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Backup quarterback competition heating up for 49ers
- Updated: August 16, 2013
There is no debate that the San Francisco 49ers are now Colin Kaepernicks‘s team. The third year signal caller looks every bit the part of a franchise quarterback and the team will continue to build around him. Even with Kaepernick entrenched as the starter, there is always the possibility that injury can occur. While the 49ers are not going to have Kaepernick be a “running quarterback” by any means, running is still part of his game. Every time he takes off the 49ers will hold their breathe that he doesn’t take a hit that will leave him out of commission for an extended period of time. Injuries are part of the game though, and every team hopes that the next man can step in and perform. If anything were to happen to Kaepernick, do the 49ers have a suitable replacement?
In a perfect world, it would be a great thing to still have a quarterback like Alex Smith backing up should disaster strike. After all, there was once a time when the 49ers had Steve Young backing up Joe Montana. Because of the salary cap, it’s not realistic to think a situation like that could occur today. The 49ers dealt Smith in large part because of the 7.5 million dollars he was due to make this season.
To sure up the backup quarterback spot, the team made a very good trade in giving up very little to obtain former Cleveland Brown Colt McCoy. McCoy has experience as a starter, but not a lot of success. He has started 21 games in his career and has a record of 6-15. Overall, he has thrown for 21 touchdowns and has been intercepted 20 times. McCoy did not have anywhere near the talent around him in Cleveland as he does in San Francisco. Could the team be successful should he need to step in?
The 49ers are still a run first team and that in itself could help McCoy. While Kaepernick brings a big play ability to the table, the offense under McCoy could look a little different. Actually, a McCoy lead attack might be eerily similar to the way it looked under Alex Smith. One thing to remember about McCoy though is that he is athletic and can handle some read option duties as he did so in college. He had 447 rushing attempts for 1,571 yards with Texas.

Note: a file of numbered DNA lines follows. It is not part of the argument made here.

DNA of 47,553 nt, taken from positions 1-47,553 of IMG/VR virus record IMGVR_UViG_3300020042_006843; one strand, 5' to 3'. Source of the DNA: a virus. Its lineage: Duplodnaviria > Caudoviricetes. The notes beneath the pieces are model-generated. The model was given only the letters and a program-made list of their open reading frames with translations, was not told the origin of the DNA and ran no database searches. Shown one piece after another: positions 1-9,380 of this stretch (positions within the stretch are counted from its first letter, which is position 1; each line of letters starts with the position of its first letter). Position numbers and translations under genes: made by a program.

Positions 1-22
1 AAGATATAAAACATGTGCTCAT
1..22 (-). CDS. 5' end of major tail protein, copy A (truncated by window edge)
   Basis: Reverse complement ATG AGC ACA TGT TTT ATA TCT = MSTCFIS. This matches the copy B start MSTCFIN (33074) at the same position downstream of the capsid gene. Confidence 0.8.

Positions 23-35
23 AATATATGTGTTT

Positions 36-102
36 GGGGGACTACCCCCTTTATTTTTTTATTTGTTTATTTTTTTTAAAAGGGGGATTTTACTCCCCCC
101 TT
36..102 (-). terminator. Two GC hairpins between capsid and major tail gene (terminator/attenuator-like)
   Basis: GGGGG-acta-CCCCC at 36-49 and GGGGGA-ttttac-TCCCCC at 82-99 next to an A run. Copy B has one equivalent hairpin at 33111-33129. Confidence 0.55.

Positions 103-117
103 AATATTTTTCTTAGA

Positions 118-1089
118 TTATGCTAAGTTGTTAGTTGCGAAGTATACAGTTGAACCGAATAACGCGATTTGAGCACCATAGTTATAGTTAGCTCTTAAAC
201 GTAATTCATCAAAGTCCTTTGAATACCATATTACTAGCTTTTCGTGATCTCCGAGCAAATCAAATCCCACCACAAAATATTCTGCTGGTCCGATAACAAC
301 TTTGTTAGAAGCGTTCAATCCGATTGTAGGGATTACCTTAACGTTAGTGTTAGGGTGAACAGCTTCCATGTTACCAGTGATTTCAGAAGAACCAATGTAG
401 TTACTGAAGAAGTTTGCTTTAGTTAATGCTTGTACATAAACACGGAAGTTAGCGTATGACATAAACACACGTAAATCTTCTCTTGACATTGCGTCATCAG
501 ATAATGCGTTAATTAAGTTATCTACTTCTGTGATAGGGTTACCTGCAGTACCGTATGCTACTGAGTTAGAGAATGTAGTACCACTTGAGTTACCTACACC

The other player here to not take lightly is Scott Tolzien. Tolzien was signed by the 49ers right before the 2011 season after he was released by the San Diego Chargers. Tolzien has spent his two years in the league learning the 49ers system and that experience within the offense is invaluable. The fact that the Niners have invested that time in him says a lot about what the team thinks of his future prospects. Tolzien has been the third stringer during his time with the 49ers and has never attempted a pass in a regular season game.
“He has been in that role since he got here,” Harbaugh said. “He’s doing very well, picking up the system. And a guy that is really serious and focused on being good and doing a good job. He’s got a lot of things that motivate him to work hard. And he’s worked extra hard, too. He’s doing well.”
As the early stages of training camp began, Harbaugh changed his tune. He backed off the comments that McCoy was the man for the job and declared the competition open.
“There’s nothing shown there,” Harbaugh said of the back up spot. “It’s very even. And (I’m) very much looking forward to the games and future practices to determine (it). It’s not clear-cut at that position.”
It’s unknown whether Tolzien has stepped up or McCoy has regressed since Harbaugh’s initial comments, but neither player looked particularly sharp in their opening preseason game. McCoy did suffer a stinger to his neck and shoulder in the contest, which may have negatively affected some of his play. He has since returned to practice.
It’s safe to say the the winner of this competition will be the 49ers’ undisputed backup. There is a possibility though, that the loser may be off the roster all together. The reason for that is the versatility of rookie quarterback B.J. Daniels. While Daniels is a long shot at backup quarterback, his ability to play all over the field will provide him a strong case to stick around. In addition to playing quarterback, Daniels has caught passes while lining up in different formations and also spent time returning kicks.
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